Baseline mean scores of PD severity in the intervention and the control groups were 1.44 ± 0.11 and 1.37 ± 0.13, respectively, with no statistically significant between-group difference (P = 0.914). The mean of PD severity in the intervention group significantly decreased across the four measurement time points, while the mean of PD severity in the control group did not change significantly. Thus, there was a statistically significant between-group difference respecting the variations of PD severity over time (P = 0.03). The adjusted mean scores of PD severity in the intervention and the control groups were 1.01 ± 0.09 (95% confidence interval [CI]: 0.827–1.18) and 1.3 ± 0.11 (95% CI: 0.1.08–1.52), respectively [Table 2].
|Table 2: The adjusted mean scores of primary dysmenorrhea severity and primary dysmenorrhea-associated systemic symptoms|
Click here to view
At baseline, the mean scores of PD-associated systemic symptoms in the intervention and the control groups were 12.92 ± 0.57 and 11.38 ± 0.66, respectively. The between-group difference was not statistically significant (P = 0.198). The mean scores of PD-associated systemic symptoms in the intervention group significantly decreased over time, while it did not significantly change in the control group. Therefore, there was a statistically significant difference between the groups concerning the variations of PD-associated systemic symptoms over time (P = 0.03). The adjusted mean scores of PD-associated systemic symptoms in the intervention and the control groups were 9.2 ± 0.47 (95% CI: 8. 25–10.15) and 10.96 ± 0.64 (95% CI: 9. 68–12.24), respectively [Table 2].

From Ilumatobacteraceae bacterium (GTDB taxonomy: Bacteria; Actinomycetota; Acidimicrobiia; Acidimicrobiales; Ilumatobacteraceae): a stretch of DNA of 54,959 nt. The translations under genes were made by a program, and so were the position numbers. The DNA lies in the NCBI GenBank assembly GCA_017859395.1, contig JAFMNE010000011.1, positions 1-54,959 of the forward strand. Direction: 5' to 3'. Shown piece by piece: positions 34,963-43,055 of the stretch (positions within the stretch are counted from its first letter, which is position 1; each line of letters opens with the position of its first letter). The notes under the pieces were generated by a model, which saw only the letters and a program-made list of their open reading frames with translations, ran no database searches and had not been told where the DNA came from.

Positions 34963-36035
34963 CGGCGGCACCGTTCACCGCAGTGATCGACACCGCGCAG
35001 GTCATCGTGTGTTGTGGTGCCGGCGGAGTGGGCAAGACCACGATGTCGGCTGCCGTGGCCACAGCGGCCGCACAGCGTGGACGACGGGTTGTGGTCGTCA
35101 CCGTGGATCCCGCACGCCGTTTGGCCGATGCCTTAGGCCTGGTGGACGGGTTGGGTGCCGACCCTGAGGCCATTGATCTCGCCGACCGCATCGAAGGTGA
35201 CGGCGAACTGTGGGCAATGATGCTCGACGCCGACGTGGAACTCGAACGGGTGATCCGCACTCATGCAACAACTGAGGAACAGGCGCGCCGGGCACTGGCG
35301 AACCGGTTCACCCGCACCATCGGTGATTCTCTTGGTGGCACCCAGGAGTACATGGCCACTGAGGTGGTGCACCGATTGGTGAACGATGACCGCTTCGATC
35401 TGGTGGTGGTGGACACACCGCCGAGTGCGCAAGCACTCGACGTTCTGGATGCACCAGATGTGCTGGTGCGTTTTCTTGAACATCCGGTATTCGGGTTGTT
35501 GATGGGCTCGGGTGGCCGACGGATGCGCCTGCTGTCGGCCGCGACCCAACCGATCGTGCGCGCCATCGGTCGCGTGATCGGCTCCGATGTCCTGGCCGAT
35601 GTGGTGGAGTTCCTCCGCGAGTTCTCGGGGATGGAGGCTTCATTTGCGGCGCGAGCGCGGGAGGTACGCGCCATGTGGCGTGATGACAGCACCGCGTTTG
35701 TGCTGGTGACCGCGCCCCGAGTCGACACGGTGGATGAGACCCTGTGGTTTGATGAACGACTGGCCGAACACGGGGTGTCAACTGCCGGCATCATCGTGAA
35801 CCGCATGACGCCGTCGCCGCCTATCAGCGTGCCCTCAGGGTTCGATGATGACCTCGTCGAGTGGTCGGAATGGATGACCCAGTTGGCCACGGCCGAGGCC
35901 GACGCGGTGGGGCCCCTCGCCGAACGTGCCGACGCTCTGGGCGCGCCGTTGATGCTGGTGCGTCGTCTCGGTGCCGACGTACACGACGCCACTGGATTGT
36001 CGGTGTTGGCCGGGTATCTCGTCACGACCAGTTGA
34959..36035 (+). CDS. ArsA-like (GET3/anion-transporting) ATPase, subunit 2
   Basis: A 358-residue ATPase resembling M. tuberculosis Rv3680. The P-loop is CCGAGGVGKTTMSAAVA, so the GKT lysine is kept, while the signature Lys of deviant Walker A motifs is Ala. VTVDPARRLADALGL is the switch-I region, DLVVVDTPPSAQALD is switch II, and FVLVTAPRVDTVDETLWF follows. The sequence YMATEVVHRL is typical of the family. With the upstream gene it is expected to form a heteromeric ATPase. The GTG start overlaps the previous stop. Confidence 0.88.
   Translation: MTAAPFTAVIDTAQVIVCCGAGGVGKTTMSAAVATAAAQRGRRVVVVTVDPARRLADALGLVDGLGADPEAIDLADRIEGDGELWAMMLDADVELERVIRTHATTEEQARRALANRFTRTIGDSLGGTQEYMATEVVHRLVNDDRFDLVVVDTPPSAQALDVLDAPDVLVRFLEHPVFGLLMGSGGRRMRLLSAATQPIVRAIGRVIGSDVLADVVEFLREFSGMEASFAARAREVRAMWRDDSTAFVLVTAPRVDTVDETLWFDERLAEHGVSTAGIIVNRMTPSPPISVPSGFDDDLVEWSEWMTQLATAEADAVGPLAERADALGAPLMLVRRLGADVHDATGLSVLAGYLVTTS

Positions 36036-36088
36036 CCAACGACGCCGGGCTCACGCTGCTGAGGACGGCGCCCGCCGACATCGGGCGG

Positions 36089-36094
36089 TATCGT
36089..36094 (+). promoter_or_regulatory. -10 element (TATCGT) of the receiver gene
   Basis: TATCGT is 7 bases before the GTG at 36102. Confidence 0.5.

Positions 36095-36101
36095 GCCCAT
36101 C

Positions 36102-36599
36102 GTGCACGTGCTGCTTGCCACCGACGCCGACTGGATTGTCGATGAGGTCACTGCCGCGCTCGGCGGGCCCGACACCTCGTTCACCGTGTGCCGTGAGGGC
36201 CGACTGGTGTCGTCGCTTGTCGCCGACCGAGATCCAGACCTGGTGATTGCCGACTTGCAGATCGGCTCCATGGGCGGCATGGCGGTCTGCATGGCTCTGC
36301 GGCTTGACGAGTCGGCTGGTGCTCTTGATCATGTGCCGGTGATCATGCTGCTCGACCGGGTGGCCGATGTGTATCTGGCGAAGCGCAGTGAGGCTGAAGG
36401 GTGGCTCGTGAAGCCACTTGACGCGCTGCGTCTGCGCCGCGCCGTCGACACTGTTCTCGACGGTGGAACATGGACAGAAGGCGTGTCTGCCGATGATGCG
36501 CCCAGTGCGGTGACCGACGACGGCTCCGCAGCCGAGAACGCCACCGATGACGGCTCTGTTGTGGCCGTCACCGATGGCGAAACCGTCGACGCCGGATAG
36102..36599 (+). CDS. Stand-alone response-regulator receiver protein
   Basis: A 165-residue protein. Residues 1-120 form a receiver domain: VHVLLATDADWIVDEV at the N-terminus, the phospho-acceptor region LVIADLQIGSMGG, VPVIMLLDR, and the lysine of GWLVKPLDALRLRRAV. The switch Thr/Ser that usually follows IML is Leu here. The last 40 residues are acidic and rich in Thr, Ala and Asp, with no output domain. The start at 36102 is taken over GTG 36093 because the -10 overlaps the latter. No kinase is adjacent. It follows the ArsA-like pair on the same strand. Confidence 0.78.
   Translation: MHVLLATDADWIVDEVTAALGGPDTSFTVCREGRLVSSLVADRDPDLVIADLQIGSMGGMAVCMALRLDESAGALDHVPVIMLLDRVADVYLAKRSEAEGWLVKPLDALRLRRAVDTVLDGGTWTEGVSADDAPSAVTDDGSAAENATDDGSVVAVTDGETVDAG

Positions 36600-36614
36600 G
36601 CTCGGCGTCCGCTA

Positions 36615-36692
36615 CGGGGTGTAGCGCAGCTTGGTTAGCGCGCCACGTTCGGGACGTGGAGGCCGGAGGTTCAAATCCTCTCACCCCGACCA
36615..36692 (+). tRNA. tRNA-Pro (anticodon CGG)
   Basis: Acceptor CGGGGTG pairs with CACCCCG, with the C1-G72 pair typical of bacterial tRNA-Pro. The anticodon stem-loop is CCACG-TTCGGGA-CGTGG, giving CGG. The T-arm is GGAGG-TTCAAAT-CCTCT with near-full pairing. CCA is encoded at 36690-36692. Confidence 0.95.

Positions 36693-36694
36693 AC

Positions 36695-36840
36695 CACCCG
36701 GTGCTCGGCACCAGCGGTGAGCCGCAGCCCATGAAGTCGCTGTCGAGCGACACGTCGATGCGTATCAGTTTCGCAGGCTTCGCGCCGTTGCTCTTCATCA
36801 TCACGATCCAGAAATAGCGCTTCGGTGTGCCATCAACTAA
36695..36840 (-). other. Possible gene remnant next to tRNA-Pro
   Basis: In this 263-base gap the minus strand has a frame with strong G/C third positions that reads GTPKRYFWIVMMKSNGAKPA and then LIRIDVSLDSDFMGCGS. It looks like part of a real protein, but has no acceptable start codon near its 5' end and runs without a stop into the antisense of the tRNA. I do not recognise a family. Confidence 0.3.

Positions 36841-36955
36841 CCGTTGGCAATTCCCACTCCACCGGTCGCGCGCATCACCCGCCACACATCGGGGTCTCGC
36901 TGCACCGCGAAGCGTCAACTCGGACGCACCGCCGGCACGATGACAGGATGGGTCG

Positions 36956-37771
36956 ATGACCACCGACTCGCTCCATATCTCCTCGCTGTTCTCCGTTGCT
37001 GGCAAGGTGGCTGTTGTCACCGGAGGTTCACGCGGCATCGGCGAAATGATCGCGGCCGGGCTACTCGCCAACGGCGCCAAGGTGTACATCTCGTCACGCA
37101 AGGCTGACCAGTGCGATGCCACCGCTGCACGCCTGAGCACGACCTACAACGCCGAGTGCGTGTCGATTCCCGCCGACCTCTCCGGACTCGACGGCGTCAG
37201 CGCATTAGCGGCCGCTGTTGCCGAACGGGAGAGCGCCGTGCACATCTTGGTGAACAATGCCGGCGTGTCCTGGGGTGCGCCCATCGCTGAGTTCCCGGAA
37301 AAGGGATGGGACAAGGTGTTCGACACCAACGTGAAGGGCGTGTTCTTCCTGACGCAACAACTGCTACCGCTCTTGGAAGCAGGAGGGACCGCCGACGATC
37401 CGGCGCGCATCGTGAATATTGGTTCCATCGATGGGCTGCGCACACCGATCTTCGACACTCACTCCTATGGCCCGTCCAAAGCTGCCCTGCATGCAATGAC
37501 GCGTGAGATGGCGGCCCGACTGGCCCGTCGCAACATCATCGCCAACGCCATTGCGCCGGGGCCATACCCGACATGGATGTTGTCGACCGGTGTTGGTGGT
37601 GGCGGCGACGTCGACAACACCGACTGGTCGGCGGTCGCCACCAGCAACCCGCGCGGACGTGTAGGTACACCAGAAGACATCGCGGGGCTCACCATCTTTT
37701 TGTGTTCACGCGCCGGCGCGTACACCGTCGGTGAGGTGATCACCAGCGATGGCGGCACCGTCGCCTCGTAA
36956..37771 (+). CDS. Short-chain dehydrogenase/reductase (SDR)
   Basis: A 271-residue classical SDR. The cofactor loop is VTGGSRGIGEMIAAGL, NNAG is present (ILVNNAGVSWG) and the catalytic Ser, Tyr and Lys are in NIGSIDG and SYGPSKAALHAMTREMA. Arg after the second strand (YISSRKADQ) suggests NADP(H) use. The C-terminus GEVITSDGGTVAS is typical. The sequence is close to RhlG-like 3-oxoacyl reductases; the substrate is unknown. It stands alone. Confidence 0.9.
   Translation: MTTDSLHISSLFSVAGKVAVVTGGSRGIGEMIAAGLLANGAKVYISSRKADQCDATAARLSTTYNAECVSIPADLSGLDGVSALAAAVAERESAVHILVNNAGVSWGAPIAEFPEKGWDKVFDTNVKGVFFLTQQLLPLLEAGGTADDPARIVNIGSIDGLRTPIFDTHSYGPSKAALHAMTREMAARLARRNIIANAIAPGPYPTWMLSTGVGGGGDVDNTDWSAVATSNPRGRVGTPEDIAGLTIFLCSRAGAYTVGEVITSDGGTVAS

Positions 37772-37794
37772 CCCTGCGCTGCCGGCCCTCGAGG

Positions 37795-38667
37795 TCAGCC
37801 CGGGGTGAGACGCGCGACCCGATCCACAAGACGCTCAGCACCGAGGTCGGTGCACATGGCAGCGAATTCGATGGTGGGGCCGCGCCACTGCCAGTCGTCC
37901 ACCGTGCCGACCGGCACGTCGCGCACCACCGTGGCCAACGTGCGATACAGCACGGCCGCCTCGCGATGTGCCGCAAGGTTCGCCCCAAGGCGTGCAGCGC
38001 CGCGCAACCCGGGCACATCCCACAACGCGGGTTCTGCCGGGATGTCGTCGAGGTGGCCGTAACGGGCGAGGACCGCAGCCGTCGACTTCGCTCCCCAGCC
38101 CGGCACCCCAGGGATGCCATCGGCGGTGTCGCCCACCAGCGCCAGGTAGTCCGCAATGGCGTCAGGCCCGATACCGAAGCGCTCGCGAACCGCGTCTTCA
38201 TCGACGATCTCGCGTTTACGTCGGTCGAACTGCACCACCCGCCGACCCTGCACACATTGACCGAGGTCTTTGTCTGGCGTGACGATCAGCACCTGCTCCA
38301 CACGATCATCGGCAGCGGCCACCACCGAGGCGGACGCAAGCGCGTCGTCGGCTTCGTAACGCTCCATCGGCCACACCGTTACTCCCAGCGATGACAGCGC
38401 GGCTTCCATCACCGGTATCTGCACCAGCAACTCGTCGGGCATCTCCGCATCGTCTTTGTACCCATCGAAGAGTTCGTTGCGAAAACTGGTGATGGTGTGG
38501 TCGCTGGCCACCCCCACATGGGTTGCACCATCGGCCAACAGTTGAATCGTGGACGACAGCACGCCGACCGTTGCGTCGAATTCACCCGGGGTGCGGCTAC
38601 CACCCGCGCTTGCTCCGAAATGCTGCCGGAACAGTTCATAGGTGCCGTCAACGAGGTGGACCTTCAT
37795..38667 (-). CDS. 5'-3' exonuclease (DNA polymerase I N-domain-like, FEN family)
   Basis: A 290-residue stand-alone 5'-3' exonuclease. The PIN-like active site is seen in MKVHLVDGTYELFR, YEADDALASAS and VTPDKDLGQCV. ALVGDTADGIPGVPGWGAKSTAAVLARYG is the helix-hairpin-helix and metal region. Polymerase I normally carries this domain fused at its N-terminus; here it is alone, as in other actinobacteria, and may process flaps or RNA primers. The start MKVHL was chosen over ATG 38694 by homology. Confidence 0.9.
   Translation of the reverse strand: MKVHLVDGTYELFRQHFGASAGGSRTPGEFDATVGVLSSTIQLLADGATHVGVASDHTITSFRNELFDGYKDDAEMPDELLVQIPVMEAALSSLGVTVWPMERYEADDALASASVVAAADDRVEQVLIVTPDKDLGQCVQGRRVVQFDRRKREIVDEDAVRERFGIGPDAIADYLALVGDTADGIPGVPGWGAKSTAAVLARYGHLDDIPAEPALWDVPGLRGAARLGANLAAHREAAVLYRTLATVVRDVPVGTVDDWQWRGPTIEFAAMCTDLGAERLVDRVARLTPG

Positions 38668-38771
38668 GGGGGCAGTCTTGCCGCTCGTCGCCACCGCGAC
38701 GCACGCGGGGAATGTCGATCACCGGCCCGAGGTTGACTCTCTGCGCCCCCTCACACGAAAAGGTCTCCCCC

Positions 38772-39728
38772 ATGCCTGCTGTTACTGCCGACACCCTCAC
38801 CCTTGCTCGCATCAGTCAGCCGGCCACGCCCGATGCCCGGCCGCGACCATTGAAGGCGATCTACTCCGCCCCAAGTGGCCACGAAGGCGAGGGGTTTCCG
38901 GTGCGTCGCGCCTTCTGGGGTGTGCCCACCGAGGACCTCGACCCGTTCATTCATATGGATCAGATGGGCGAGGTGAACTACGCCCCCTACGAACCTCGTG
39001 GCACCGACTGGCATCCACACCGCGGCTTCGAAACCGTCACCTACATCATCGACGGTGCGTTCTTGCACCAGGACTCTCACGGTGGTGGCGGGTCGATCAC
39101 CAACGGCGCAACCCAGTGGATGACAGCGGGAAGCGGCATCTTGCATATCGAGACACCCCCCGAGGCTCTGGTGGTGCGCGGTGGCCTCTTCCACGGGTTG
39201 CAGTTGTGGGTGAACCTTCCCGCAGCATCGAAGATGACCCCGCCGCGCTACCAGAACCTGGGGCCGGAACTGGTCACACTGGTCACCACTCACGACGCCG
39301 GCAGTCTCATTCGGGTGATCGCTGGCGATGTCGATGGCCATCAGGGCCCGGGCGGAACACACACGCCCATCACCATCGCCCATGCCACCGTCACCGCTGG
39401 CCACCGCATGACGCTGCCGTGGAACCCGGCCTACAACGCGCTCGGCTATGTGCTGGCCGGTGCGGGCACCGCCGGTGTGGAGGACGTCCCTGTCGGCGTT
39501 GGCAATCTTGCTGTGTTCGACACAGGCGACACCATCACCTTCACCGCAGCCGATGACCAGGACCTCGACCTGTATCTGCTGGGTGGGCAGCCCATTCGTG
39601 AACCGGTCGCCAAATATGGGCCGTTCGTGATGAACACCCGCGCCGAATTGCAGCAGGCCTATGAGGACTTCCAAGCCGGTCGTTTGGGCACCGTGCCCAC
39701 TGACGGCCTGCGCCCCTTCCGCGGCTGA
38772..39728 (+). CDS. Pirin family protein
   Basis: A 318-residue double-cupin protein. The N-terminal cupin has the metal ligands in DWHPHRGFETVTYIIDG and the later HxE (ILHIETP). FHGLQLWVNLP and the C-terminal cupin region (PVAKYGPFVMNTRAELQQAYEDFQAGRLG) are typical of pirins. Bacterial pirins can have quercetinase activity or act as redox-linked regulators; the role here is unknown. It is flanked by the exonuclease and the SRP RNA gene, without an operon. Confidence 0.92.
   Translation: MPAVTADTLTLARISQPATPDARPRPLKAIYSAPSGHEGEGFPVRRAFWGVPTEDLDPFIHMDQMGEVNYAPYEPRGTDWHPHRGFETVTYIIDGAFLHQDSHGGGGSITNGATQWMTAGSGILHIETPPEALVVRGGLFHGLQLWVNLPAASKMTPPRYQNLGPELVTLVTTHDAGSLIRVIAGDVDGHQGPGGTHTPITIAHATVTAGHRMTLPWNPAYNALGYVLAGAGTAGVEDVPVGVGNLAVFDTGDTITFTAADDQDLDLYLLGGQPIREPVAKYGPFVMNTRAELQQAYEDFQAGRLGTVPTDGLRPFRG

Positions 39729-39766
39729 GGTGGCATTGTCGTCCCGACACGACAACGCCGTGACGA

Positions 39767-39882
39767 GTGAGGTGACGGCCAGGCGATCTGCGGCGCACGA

[Table 3] shows the effects of the intervention and the possible confounders on PD severity and PD-associated systemic symptoms. There was a significant relationship between group and PD severity over time. The odds of severe dysmenorrhea in the intervention group were 52% less than the control group (odds ratio [OR]: 0.48; 95% CI: 0.27–0.85). However, none of the confounders had significant relationship with PD severity (P > 0.05). On the other hand, PD-associated systemic symptoms had significant relationships with group (P = 0.046) and duration of menstrual cycle (P = 0.001). Accordingly, the odds of experiencing severe PD-associated systemic symptoms in the intervention group were 78% less than the control group (OR: 0.22; 95% CI: 0.05–0.98). Moreover, the odds of experiencing severe PD-associated systemic symptoms among students with shorter menstrual cycle were 32% lower than those with longer menstrual cycle (OR: 0.68; 95% CI: 0.53–0.86).